Trump Calls North Korea ‘Sincere’ on Possible Nuclear Talks
However, US says posture toward the regime will not change until they see credible moves toward denuclearisation.
Feeling the pressure of sanctions, North Korea seems "sincere" in its apparent willingness to halt nuclear tests if it held denuclearisation talks with the United States, President Donald Trump said on Tuesday, 6 March, as US, South Korean and Japanese officials voiced skepticism about any discussions.
Trump declined to say whether he had any preconditions for talks with Pyongyang as officials in the United States, South Korea, Japan and China responded with caution and guarded optimism to the possibility following months of insults and threats of war between Trump and North Korean leader Kim Jong Un.
At a news conference after meeting with Prime Minister Stefan Lofven of Sweden, which represents US interests in North Korea, Trump said:
I think that they are sincere. And I think they’re sincere also because of the sanctions and what we’re doing with respect to North Korea, including the great help that we’ve been given from China.Donald Trump
Word of possible talks was delivered by a South Korean delegation on its return from a first-ever meeting with North Korean leader Kim in Pyongyang on Monday, 5 March.
We are open minded, we look forward to hearing more. But...the North Koreans have earned our skepticism, so we’re a bit guarded in our optimism.A senior Trump administration official
The official, speaking on condition of anonymity, said "our posture toward the regime will not change until we see credible moves toward denuclearisation."
Routine US military exercises with allies in the region would resume, the official said. The next US-South Korean exercises are expected in April.
Some US and South Korean officials said a breakthrough on the Trump administration's top national-security challenge remained unlikely after the failure of previous talks, adding that North Korea may be trying to buy time to develop its weapons programs and seek relief from punishing American and UN sanctions.
More than 10 hours since Seoul made the announcement, there was no comment from Pyongyang.
Earlier, Trump told reporters in the Oval Office as he met with Lofven that the United States had "come a long way, at least rhetorically" with North Korea and "statements coming out of South Korea and North Korea have been very positive."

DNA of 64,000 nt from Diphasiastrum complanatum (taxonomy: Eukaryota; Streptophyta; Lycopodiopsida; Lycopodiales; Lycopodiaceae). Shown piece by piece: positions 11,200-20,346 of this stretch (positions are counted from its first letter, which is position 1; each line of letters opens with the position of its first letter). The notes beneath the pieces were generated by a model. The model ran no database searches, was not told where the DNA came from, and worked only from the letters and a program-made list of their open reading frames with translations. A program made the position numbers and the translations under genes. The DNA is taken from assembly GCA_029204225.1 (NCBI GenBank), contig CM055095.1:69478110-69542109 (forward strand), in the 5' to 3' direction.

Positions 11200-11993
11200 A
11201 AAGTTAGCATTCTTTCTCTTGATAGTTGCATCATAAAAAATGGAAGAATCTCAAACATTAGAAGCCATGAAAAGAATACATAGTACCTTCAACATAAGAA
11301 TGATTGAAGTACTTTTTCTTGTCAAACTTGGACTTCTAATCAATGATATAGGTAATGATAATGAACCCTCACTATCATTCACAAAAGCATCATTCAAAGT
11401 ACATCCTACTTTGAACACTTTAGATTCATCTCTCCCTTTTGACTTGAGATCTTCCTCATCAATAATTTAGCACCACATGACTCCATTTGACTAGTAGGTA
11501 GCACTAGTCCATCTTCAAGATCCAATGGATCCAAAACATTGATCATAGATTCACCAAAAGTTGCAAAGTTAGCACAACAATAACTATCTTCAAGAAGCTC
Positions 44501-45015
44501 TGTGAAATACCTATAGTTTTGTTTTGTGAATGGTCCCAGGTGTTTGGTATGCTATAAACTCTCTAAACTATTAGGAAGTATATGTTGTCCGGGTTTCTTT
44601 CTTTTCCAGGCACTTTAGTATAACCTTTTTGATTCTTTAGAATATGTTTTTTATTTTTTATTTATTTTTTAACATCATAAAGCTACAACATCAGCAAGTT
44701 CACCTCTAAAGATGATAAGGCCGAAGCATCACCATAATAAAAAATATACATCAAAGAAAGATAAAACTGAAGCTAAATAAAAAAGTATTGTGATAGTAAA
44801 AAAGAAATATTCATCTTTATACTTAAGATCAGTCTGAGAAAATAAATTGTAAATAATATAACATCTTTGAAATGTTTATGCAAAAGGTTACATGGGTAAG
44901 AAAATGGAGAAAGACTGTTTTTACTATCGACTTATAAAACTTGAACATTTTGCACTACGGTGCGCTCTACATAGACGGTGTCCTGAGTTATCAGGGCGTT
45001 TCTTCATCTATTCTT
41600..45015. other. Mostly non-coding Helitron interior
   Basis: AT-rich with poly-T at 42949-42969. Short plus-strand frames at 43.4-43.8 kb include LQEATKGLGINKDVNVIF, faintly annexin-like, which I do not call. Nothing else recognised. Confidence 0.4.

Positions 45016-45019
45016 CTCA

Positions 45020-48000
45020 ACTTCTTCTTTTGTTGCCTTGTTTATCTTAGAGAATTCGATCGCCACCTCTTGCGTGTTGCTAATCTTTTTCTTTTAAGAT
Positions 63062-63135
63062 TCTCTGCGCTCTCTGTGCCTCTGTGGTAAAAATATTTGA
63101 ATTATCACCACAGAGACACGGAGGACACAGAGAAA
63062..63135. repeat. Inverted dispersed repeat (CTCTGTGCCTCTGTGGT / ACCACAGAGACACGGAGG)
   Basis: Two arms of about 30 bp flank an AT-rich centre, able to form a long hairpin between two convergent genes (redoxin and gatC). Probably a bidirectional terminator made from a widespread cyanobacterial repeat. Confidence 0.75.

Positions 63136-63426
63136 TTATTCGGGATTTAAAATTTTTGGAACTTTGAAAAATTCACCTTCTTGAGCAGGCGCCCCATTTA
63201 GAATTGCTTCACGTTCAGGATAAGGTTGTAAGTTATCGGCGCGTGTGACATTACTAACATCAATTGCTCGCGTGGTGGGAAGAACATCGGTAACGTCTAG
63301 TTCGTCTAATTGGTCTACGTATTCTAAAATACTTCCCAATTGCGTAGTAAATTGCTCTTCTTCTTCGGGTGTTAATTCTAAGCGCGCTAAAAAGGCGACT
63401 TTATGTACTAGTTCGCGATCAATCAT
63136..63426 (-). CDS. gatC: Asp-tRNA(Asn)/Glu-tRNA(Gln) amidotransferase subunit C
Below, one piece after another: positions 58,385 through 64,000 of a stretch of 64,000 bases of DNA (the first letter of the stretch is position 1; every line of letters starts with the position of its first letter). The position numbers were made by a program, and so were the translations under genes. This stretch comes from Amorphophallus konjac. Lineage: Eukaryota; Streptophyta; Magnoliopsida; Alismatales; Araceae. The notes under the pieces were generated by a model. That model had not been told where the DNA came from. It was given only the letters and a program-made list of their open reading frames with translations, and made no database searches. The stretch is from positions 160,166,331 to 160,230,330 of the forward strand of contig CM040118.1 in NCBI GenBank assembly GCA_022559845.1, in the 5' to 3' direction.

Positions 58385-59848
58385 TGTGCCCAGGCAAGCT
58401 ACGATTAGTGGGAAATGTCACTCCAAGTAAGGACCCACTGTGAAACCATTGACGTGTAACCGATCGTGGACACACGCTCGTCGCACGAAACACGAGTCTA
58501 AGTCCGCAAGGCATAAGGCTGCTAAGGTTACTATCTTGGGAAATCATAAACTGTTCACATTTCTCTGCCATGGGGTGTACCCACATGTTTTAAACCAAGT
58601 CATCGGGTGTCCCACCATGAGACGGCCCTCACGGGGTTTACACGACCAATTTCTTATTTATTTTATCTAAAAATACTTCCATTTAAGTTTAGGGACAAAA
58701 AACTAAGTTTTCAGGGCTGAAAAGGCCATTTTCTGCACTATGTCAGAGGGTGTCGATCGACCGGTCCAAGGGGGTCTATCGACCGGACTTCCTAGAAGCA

Asked if he had any preconditions for talks, Trump said, "I don't want to talk about it. We're going to see what happens."
US Vice President Mike Pence said the United States would continue to apply "maximum pressure" on North Korea and that all options were "on the table" until Washington sees evidence that the reclusive country was taking steps toward denuclearization.
Lofven said Sweden could provide a channel for the main parties grappling with the North Korea nuclear issue because of its longtime diplomatic relations with Pyongyang.
Next month, North Korea and South Korea will have the first meeting between their leaders since 2007 at the border village of Panmunjom, said Chung Eui-yong, head of the South Korean delegation
North Korea made clear its willingness to denuclearize the Korean peninsula and the fact there is no reason for it to have a nuclear program if military threats against the North are resolved and its regime is secure.Chung Eui-yong told a media briefing
Chung cited North Korea as saying it would not carry out nuclear or missile tests while talks with the international community were under way. North Korea has not carried out any such tests since last November. North Korea also is willing to discuss normalizing ties with the United States, Chung said.
China encouraged North and South Korea to continue reconciliation efforts.
In Washington, US intelligence officials said it was too early to assess North Korea's willingness on denuclearization.
“Hope springs eternal but we need to learn a lot more relative to these talks. And we will," US Director of National Intelligence, Dan Coats told a Senate Armed Services hearing.
Lieutenant General Robert Ashley, director of the US Defense Intelligence Agency, told the same hearing he did not share a sense of optimism, adding, "That's kind of a 'show me,' and so we'll see how this plays out."
(This article has been published in arrangement with Reuters)
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